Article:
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LESSON PLANNING W301 Week 8 Adding Detail to Your Preliminary Plan  The preliminary plan allowed you to look at the big idea and make sure it fit with.

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Presentation on theme: "LESSON PLANNING W301 Week 8 Adding Detail to Your Preliminary Plan  The preliminary plan allowed you to look at the big idea and make sure it fit with."— Presentation transcript:



3 Adding Detail to Your Preliminary Plan  The preliminary plan allowed you to look at the big idea and make sure it fit with the target students.  The information you already planned will be important throughout the rest of the lesson planning process and should guide the activities and assessment.  Keep them in mind as you develop your idea further.

4 Goals to Objectives  Our first step is make the general goals that you wrote more specific.  Remember the goals were what you wanted students to do.  However, now we will translate them into specific objectives.  Objectives are important because not only do they tell what students will do but also under what conditions and how well they will achieve. These are vital to designing good evaluation later.  Ask yourself “ How will I determine if they have done this or not?”

5 Objectives: The Good, The Bad, and The Ugly  The students will be able to describe three different causes of the Vietnam war.  The students will understand how to add fractions.  The students will be able to identify the main body segments of an insect.  The student will be able to distinguish between an insect and an arachnid.  The teacher will present a lesson using PowerPoint.  The class will appreciate the importance of the revolutionary war.  The students will work in collaborative groups to solve problems.  The students will be able to write a five sentence paragraph with a thesis statement.  The students will know how to use Power Point.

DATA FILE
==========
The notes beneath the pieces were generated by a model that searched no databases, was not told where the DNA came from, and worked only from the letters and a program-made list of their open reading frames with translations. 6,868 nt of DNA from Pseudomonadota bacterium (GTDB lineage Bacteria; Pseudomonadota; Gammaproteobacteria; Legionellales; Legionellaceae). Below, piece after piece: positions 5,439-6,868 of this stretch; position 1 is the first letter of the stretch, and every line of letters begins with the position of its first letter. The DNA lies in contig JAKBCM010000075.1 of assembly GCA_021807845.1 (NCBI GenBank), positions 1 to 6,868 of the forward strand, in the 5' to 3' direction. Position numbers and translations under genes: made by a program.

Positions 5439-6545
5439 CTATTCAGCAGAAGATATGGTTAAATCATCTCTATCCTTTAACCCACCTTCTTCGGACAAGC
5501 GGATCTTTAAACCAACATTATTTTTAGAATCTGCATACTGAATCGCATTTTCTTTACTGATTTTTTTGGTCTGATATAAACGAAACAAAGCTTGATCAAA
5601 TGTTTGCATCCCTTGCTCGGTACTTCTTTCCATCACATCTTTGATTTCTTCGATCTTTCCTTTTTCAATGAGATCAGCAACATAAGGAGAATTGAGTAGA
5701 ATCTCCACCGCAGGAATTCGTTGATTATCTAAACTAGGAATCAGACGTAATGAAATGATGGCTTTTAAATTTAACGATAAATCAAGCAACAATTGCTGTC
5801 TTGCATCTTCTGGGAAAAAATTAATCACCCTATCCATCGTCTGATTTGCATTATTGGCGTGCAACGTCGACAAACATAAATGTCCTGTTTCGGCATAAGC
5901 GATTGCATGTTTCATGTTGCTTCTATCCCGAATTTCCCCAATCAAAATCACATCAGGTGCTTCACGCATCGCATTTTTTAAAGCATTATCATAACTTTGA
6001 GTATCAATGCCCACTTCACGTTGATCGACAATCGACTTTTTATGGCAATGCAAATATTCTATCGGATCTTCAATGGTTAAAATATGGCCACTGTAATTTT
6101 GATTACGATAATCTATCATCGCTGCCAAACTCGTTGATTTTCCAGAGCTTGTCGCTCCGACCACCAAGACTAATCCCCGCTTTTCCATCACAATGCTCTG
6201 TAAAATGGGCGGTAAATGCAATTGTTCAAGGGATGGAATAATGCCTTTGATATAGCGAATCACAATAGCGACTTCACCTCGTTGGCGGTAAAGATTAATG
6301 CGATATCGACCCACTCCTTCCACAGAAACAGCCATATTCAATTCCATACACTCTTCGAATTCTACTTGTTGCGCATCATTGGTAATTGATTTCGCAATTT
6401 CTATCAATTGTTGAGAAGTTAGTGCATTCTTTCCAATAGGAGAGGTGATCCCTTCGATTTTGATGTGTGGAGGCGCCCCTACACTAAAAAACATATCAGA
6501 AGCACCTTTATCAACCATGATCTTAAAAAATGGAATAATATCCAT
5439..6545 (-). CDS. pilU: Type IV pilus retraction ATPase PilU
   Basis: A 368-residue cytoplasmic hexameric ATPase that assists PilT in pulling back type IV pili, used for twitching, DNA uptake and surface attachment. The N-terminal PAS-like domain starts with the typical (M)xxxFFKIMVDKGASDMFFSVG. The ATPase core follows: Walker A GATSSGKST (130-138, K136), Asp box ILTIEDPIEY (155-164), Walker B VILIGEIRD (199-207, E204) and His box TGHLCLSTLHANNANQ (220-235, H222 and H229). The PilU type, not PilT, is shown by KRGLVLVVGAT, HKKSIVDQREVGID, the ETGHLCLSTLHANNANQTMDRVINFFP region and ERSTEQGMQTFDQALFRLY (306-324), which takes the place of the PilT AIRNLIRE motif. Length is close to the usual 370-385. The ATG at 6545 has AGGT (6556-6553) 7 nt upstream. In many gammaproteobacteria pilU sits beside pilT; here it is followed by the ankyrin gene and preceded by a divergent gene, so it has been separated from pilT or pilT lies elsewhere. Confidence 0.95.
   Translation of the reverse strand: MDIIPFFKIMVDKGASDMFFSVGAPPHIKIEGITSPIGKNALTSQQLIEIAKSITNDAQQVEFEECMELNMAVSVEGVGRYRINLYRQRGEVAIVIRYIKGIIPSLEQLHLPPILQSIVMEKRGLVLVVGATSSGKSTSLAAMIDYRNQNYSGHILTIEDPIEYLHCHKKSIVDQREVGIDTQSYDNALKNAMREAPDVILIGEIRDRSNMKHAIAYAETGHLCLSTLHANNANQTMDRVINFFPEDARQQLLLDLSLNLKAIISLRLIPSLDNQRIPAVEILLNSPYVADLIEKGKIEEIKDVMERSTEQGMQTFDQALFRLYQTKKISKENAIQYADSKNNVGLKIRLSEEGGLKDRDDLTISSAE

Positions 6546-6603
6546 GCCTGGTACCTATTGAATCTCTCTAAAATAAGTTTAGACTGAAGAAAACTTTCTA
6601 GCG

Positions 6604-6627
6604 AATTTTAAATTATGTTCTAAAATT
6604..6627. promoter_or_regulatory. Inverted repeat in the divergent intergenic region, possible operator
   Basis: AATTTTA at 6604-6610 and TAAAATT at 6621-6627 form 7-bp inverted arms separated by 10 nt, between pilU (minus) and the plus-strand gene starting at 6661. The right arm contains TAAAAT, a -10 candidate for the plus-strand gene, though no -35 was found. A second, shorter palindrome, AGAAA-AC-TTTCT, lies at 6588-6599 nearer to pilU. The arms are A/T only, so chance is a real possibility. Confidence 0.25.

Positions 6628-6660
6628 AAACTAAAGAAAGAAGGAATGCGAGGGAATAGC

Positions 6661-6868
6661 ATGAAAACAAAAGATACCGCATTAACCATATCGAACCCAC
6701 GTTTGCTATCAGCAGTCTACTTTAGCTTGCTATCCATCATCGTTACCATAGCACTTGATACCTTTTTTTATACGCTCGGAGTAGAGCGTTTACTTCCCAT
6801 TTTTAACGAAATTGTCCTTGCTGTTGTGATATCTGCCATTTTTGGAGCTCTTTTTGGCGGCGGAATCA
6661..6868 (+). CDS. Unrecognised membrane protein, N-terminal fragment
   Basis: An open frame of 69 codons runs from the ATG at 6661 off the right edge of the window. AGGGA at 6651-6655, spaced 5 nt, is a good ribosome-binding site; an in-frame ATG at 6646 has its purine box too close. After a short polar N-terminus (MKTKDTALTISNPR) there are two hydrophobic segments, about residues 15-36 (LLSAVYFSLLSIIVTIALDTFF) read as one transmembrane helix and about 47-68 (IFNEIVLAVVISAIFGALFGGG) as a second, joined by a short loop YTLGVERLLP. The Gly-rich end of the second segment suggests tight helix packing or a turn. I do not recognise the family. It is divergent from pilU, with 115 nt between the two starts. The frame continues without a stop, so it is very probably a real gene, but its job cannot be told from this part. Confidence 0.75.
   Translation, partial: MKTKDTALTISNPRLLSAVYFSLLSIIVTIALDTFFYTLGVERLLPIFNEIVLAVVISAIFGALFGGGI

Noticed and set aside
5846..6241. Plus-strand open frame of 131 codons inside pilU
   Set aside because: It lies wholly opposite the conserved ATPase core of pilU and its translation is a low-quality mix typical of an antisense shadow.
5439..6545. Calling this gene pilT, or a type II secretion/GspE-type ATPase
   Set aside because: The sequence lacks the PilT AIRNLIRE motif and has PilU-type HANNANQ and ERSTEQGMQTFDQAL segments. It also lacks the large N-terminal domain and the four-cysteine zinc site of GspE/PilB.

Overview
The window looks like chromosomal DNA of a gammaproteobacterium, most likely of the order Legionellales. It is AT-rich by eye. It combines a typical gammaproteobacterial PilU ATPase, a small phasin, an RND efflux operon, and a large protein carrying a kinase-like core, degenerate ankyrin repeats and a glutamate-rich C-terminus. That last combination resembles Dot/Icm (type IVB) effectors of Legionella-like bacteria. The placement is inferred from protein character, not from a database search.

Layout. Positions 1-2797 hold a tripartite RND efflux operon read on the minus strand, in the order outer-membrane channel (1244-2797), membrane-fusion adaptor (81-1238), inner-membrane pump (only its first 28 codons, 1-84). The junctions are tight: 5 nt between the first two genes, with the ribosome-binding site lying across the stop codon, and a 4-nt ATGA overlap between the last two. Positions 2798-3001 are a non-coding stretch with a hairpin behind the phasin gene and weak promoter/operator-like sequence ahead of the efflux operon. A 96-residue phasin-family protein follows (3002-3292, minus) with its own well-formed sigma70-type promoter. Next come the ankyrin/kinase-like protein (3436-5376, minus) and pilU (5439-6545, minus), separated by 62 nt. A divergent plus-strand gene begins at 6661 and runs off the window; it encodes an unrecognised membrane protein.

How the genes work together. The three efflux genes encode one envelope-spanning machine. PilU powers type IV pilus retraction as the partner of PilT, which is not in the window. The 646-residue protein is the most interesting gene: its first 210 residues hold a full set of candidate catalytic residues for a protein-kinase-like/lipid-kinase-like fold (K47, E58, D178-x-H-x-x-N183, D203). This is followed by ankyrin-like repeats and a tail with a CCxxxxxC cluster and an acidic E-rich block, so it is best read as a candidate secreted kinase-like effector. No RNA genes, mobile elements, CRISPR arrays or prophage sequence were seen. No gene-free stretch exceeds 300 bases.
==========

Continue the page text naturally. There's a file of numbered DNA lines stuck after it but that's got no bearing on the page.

6 Objective Resources  Bloom’s Taxonomy  May help you by suggesting action words for the objectives. ml  Why Not Just Use Standards?  Tends to be broader and more general.  You can have three lessons that cover one standard.  Objectives are more focused on what you want students to do.

7 Other Lesson Plan Elements  Now that you have your goals, objectives and standards figured out, its time to focus on the activities themselves.  Length of Lesson.  Schedule of Activities  Assessment  Adaptations  Technology or other materials needed.  Materials that need to be created.

8 Length of Lesson  How many class periods would this lesson take? 1 class (but you have to briefly tell us what you’re going to do before and after this class)  Many lesson plans span several classes or even several weeks. Any length is appropriate, but you have to focus on one class in your lesson plan and it needs to match your goals, objectives, and schedule of activities.